Define Kd. What’s the formula?
Kd is the equilibrium dissociation constant. Kd = K1/K2 = EC50 (in ideal conditions).
What is the difference b/t graded and quantal dose responses?
Graded dose responses occur as the dose amount increases so does the response.
Quantal dose responses are all or none responses.
What makes a drug an agonist vs. an antagonist?
agonists have high dissociation constants and thus dissociate from the receptor quickly allowing more drug to bind and have a greater effect. Antagonists have a low dissociation constant and remain in the drug receptor complex for a longer time, blocking other drugs that could increase the drugs effect.
Is a drug with a K3 of 1 an agonist or antagonist?
Agonist. Drugs with a K3 closer to 0 are antagonists.
Define threshold dose and ceiling dose.
Threshold dose is the lowest dose that produces a response.
Ceiling dose is the lowest dose at which Emax is observed.
If two drugs produce the same maximal effect (Emax) but one is more potent than the other (i.e. produces the same effect at a lower dose), is it a ‘better’ drug?
No. while the more potent drug may acheive the desired effect at a lower dose its side-affects may also be more potent and result in harsher negative affects at the lower dose than the less potent drug at its higher dose.
While APAP (acetaminophen = tylenol), is less potent and has a lower Emax than the opioids codeine and oxycodone, why might APAP be used instead of, or in combo with low doses of, these opioids?
To avoid the nasty side affects of opioids. A single dose of opioids will cause ~60% of patients to feel side affects…very nasty drugs.
What were the two changes to tylenol’s concentration that was intended to decrease the chance of liver failure due to acetaminophen overdose?
- Tylenol reduced the maximum daily dose of tylenol from 4,000 mg/day to 3,000 mg/day.
- All opioid-APAP combination drugs will no longer be allowed to contain greater than 325 mg acetaminophen per capsule.
Name an opiate receptor agonist and antagonist.
Oxycodone is an opiate receptor agonist; K3 = 1.
Naloxone is an opiate receptor antagonist with a K3 of 0. Naloxone binds tightly to the opiate receptor binding sight while not activating the active sight.
What is the major difference b/t competitive and non-competitive drugs?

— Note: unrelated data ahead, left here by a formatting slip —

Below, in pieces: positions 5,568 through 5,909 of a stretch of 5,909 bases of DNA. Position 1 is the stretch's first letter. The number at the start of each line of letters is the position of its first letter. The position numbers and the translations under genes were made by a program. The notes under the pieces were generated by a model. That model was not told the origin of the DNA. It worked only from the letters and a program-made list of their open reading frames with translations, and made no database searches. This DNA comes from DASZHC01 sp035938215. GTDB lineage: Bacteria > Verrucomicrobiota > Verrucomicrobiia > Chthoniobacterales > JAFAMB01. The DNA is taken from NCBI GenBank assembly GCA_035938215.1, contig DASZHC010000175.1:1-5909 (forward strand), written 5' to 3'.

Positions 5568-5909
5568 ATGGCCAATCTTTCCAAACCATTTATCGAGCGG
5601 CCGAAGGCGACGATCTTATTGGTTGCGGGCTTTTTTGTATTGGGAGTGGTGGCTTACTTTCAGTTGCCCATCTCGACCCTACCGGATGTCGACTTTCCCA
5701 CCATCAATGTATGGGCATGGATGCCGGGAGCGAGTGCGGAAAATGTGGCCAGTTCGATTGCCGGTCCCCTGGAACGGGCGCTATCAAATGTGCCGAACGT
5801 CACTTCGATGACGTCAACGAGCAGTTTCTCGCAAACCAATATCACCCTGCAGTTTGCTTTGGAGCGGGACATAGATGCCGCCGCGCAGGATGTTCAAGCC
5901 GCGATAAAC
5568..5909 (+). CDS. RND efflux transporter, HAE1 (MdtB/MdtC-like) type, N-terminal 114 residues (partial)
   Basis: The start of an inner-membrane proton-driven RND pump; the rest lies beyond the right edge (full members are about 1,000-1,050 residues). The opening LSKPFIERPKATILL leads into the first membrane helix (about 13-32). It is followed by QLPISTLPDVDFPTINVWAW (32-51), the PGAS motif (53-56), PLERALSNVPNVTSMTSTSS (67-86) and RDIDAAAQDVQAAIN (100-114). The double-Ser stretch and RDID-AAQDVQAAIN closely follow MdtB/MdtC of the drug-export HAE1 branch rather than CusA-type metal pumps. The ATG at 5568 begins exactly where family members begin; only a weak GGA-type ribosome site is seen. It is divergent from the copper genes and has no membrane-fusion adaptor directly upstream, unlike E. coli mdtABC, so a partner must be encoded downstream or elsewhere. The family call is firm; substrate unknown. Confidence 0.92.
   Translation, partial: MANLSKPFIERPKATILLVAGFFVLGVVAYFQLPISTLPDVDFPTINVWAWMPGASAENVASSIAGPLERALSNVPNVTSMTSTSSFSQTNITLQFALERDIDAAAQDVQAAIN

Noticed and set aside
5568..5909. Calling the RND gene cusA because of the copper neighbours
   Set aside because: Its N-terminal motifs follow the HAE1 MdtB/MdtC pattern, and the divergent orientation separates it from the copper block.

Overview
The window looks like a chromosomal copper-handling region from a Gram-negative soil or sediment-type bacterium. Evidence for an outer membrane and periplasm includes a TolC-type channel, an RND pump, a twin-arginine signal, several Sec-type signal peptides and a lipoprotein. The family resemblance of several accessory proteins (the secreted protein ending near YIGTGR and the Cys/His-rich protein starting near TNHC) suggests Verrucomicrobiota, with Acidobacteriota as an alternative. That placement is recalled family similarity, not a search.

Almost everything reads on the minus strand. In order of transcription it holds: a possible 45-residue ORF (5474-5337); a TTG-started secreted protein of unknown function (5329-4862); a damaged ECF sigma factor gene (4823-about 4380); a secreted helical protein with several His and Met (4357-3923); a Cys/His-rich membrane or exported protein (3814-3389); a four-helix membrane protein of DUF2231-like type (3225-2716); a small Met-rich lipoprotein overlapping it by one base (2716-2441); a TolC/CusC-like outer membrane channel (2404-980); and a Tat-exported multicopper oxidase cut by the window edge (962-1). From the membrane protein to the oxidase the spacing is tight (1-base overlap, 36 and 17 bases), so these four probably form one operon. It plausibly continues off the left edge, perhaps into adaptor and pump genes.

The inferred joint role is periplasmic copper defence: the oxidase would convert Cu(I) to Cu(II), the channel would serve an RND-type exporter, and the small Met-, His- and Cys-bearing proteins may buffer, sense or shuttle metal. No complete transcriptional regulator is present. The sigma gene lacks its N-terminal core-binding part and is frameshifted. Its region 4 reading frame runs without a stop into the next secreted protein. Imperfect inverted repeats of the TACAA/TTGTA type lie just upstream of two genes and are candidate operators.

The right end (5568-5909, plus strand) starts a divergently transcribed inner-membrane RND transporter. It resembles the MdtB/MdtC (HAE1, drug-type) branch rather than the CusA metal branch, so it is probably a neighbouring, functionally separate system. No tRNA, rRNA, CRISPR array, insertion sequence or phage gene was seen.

Competitive drugs can reverse the affects of their counterparts
Non-competitive drugs can’t have their activities reversed
Why is succinylcholine, a drug used to induce paralysis by blocking acetylcholine at the NMJ, potentially dangerous? What drug provides a safer alternative?
succinylcholine is a non-competitive inhibitor of ACH, thus if the patient does not have the required enzymes to degrade succinylcholine, paralysis may last for a long period of time. A safer alternative is Curare, which is a competitive binder to ACH, therefore to reverse paralysis all that is required is to increase [ACH].
What receptor does ACH, curare, and succinylcholine bind to?
Nicotinic M cholinergic receptors
What receptor do the agonists, ACH, muscarine & pilocarpine and the antagonists, atropine and scopolamine, act upon?
Muscarinic Cholinergic receptors
What are the agonist and antagonistic affects upon muscarinic cholinergic receptors?
Agonist: Increased sweating and salivation. Decreased HR.
Antagonist: Decreased sweating and salivation. Increased HR.
What receptor do the agonists, ACH and nicotine, and the antagonists, curare and succinylcholine, act on?
Nicotinic m cholinergic
What receptor do the agonists, norepinephrine & epinephrine, and the antagonists , prazosin and phentolamine, act upon? Describe the affects of epinephrine and phentolamine and how they are used in dentistry.
Alpha-1 adrenergic receptors
Epinephrine causes vasoconstriction while phentolamine causes vasodilation. Phentolamine is used to dilute epinephrine at the site of an injection following a dental procedure to allow patient to recover from soft tissue numbness more quickly
What are the agonistic and antagonistic effects on nicotinic m cholinergic receptors?
Agonist: Muscle stimulation (ex ACH)
Antagonist: Muscular paralysis (ex curare)
What receptor does the agonist epinephrine and antagonists propanolol and metropolol act upon?
What are the agonistic and antagonistic effects upon Beta-1 adrenergic receptor activation?
Agonist: Increased HR and contraction force
Antagonist (beta-blockers): Decreased HR and Contraction force
Describe the difference b/t chemical and physiologic antagonism?
Chemical: Another molecule binds the substrate either inactivating it or blocking it from entering ion channels
Physiological: One substance does the exact opposite action but does so by binding a different receptor. Ex = Alcohol & caffeine.
Tetracycline is knocked down when taken with milk. What type of antagonism is this an example of?
What conservative index is used to assess a drugs safety? How is it calculated?
Safety Index = LD 1/ED 99